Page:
I think maybe that might work for things like corporations or other parts of society like the military. I don't think it applies to education, particularly the California system. The California system is a different kind of public educational system than some other states have. You can have a state university where everybody got to go to one big campus. If you had something like that, you would have proportional representation. But the University of California system is designed with certain kinds of specializations between different campuses, and the Berkeley campus for better or worse was designed to be the jewel of the crown. It's supposed to be a campus that can compete with the best private universities in the world in terms of the faculty and the students and the education that's provided. I think having that kind of excellence is going to be inconsistent with the idea of having proportional representation of students in the student body. When you start having proportional representation, you are saying that the idea of that university, of that campus, is some other value than educational or scholarly excellence. It is making sure that different groups get what they see as their fair share. That's a different value and a different purpose than having the finest research university in the world which is what the mission of Berkeley has been in the past. And that is why it's a great university. I think once you try to impose a sort of proportional representation you're going to undermine the value of the best university.

So you don't see the value of diversity in academics? You think that it's mostly a political value?

People say it's an educational value. It's very amorphous, though. I'm a lawyer. When people make assertions I say 'What's the proof? Show me.' How does diversity exactly aid in the educational process? People say it does, but I don't really see how it does. Has there been any showings that say that people who go to universities with strong affirmative action policies do better in life than schools that have completely merit-oriented policies? Does it show that people do better in classroom performance?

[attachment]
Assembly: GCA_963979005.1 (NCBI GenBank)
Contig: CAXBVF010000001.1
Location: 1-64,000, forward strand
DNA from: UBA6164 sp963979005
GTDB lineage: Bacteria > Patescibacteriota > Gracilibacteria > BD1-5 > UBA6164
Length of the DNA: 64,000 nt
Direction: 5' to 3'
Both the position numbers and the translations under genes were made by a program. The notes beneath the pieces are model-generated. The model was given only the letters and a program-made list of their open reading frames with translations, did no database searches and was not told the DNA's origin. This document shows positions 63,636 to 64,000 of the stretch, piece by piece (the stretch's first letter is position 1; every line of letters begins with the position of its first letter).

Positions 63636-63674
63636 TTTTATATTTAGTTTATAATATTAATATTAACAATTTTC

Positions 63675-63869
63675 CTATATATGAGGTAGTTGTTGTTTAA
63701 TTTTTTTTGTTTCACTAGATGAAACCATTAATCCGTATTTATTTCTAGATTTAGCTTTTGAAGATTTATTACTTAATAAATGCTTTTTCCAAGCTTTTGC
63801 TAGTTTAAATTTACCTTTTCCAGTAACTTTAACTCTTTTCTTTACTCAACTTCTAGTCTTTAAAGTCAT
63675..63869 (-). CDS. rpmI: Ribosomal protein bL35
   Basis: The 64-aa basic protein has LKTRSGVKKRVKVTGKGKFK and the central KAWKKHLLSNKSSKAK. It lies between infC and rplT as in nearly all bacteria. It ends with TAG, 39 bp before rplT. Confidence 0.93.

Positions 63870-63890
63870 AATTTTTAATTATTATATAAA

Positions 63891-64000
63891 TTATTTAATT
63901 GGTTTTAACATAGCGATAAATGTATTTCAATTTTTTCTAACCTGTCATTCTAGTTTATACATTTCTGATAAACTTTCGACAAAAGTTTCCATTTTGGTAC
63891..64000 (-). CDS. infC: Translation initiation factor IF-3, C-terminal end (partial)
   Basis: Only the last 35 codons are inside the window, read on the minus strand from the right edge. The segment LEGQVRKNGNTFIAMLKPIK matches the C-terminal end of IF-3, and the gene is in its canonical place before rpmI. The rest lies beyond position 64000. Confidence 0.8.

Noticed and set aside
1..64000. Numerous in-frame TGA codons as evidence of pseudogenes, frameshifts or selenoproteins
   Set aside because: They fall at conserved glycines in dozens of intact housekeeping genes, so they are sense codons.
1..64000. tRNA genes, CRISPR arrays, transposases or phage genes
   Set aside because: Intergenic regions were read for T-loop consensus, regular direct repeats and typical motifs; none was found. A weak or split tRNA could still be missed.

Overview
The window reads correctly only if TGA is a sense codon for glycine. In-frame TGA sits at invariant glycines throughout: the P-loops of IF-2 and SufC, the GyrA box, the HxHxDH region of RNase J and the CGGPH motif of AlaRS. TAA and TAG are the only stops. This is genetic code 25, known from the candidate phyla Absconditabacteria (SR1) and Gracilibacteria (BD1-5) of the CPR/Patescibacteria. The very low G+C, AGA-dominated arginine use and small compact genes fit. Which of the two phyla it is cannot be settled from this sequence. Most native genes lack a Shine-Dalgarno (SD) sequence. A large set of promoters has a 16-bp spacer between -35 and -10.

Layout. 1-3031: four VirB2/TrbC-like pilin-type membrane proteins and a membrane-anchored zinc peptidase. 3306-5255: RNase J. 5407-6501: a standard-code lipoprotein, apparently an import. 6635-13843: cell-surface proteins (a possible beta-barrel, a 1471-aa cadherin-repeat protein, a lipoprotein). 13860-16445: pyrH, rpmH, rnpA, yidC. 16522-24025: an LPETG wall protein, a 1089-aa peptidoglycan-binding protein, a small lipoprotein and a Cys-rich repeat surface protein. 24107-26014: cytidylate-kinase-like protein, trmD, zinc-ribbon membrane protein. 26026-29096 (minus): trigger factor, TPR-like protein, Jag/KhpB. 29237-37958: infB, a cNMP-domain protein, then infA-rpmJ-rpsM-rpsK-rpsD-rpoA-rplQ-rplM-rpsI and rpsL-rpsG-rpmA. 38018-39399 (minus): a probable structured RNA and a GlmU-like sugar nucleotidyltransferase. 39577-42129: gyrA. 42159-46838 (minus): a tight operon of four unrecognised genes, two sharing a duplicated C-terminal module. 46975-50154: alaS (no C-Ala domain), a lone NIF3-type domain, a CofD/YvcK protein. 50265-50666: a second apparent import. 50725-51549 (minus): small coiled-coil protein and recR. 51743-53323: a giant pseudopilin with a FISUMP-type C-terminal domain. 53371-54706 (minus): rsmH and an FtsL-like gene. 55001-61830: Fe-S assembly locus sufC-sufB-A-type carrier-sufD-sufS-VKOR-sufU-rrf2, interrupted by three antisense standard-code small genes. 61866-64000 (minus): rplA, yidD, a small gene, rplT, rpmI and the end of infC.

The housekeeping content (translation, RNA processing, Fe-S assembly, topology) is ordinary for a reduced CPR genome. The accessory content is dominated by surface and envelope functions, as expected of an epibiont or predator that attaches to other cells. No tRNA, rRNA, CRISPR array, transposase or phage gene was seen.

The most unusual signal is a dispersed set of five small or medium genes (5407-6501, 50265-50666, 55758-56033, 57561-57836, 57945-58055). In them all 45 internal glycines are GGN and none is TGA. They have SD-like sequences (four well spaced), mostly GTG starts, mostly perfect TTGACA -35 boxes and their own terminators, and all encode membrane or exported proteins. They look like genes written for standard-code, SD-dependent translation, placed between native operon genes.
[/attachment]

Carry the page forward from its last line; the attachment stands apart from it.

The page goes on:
Diversity of ideas and viewpoints is a value in education. It clearly teaches you critical thinking. But that doesn't necessarily mean that diversity of the skin color of people in the student body guarantees you're going to have diversity of viewpoints. And underlying that I think is a belief that certain kinds of people, certain races, have certain views. That's the only way I can see that those two ideas are connected. And I think that is the very idea we were trying to get away from in society, to have these kind of stereotypes of the way certain races and certain people think just because their skin is a certain color. I think that's wrong.

You had talked a little bit about the 75 percent Asian and white (student body). What do you think of maybe a progressively dominant Asian population on campus at Berkeley?